Simple Steps to Pressure-Wash a Wood Deck

Pressure Washing Your Wood Decks 

A power washer is a very handy tool for your household. It is used to clean various things such as cars, curbs, decks, and many more. It works by using water pressure to thoroughly clean deep-seated dirt, mold, grime, dust, mud, and even loose paint. This is the reason why many people choose it as an effective tool for cleaning their wood decks. 

Cleaning your wood decks by simply brushing, applying a chemical deck brightener, or refinishing alone are not effective for deep cleaning compared to using a power washer. Power washers can clean your decks effectively just by using the combination of pressure and plain water. However, if not used properly, it can ruin your decks with just one blast.

Power washers are very powerful that they can even etch bricks. But, with proper handling, it can even clean and wash your sidings. Below are simple steps to help you pressure wash you decks properly and easily.

 

Steps to Follow:

1. Choose a Tip and Pressure Setting

Before you start power washing your decks, make sure to choose the right spray tip and pressure setting for your decks. Here are some recommendations:

  • First set your pressure to the lowest setting on the apparatus as this is still effective for cleaning. This will prevent any damages that can happen on the surface when you use it. 
  • For softwood, such as cedar or pine,  set the pressure level to 500 to 600 pounds per square inch (psi). However, if you have a hardwood, you can first try also a low setting then slowly increase for hard to remove stains.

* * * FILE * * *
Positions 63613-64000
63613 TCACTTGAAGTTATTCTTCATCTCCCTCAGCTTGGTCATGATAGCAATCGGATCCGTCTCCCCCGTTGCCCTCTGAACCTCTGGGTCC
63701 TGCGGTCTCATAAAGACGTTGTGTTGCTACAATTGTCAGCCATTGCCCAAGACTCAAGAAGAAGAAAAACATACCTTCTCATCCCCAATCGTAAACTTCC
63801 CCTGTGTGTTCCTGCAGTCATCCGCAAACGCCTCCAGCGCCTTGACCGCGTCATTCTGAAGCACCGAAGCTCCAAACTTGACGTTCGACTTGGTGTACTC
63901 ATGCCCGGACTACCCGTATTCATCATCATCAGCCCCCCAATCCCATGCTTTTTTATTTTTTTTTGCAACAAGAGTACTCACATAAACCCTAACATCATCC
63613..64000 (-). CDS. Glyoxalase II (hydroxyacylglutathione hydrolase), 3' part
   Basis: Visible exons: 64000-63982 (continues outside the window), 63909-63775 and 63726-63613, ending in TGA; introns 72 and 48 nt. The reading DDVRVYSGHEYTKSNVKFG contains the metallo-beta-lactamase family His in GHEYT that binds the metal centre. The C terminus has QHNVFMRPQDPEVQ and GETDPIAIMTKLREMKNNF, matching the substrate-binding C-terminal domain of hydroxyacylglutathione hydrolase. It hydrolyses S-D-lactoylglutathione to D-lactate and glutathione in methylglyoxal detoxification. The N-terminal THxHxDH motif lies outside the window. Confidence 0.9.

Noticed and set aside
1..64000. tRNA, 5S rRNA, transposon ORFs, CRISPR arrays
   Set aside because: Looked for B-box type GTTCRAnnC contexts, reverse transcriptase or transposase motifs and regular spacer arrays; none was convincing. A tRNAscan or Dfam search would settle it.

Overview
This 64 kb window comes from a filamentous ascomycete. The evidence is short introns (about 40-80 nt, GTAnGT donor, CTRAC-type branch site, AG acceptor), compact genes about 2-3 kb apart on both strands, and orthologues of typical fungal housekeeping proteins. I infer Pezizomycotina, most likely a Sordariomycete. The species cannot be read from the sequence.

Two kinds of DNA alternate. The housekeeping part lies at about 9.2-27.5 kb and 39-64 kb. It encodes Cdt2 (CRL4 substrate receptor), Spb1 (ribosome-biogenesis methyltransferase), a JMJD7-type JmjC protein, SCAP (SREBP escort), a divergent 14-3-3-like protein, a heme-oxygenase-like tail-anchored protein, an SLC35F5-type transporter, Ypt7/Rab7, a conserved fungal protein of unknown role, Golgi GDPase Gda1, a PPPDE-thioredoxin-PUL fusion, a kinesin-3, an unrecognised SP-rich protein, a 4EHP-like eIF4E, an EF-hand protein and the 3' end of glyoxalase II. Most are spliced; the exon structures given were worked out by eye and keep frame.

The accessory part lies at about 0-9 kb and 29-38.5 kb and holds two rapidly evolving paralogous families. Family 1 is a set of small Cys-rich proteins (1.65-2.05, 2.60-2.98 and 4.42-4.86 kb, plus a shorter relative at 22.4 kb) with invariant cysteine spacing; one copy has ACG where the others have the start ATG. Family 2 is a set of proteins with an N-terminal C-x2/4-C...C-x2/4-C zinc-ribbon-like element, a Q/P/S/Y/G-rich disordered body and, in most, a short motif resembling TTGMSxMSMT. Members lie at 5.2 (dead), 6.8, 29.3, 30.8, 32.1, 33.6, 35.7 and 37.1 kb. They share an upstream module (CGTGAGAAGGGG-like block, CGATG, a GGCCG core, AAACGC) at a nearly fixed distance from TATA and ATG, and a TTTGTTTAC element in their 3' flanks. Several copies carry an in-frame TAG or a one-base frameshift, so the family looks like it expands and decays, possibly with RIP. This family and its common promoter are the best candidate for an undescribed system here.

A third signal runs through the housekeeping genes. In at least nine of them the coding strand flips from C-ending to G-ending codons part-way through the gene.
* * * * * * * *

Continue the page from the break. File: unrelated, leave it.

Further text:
• The ideal tip to use is a fan tip or a rotating tip.

BTW, if you are interested in topics like this, read more here.

 

2. Start Power washing your deck

Once you have set the pressure setting in place, preferably 500 to 600 pounds per square inch (psi), you can then start power washing your wood decks. Slowly increase the pressure when needed to clean the deck without etching or damaging the surface area. 

To use the power washer, push the trigger while also holding the wand tip a few feet away from the deck surface. Make sure not to get closer more than 6 inches or it will cause damage to your wood. Use a sweeping motion to clean the deck. Avoid doing a pivot motion with your arm as this will create inconsistent distance between the deck surface and the spray tip.

Next, work your way from the deck boards outside your house. Use the grain by feathering it lengthwise to the deck boards and slightly overlaps each area. Your goal is to accomplish an evenly clean deck with visible clean edges and no “hot spots”.

 

3. Use a Chemical Stripper/Brightener

This is an optional step as it is recommended for wood decks that are darkened or are stained with mildew. Using a chemical solution that contains sodium hydroxide will help brighten the area. Keep in mind to first make sure that your power washer has the ability to intake a chemical solution inside. Also, search for a cleaning solution that is made for deck cleaning. 

Follow the manufacturer’s instructions when you are mixing the solution. Then apply the solution the same way you apply water with the pressure washer. You can then rinse it off by just using plain water. Cleaning solutions tend to make the wood fiber rough hence why you need to sand the deck before restaining it. 

 

4. Sanding

The last part of the process is sanding your deck. Power washing your deck will effectively clean it and will not cause any damage to the surface when done properly. However, the water can make the fibers of the wood raised hence creates a rough surface. This is a common problem on the deck’s handrails wherein the rough surfaces if not treated can lead to splinters.

Sanding will make your deck smooth and finished. To start, make sure that the deck is completely dry. Make sure not to use fine sandpaper as it will block the pores of the wood hence prevent the sealer to be absorb. The ideal sandpaper grit to use for handrails is 100 while a 60- to 80-grit sandpaper is fine to use for deck surfaces.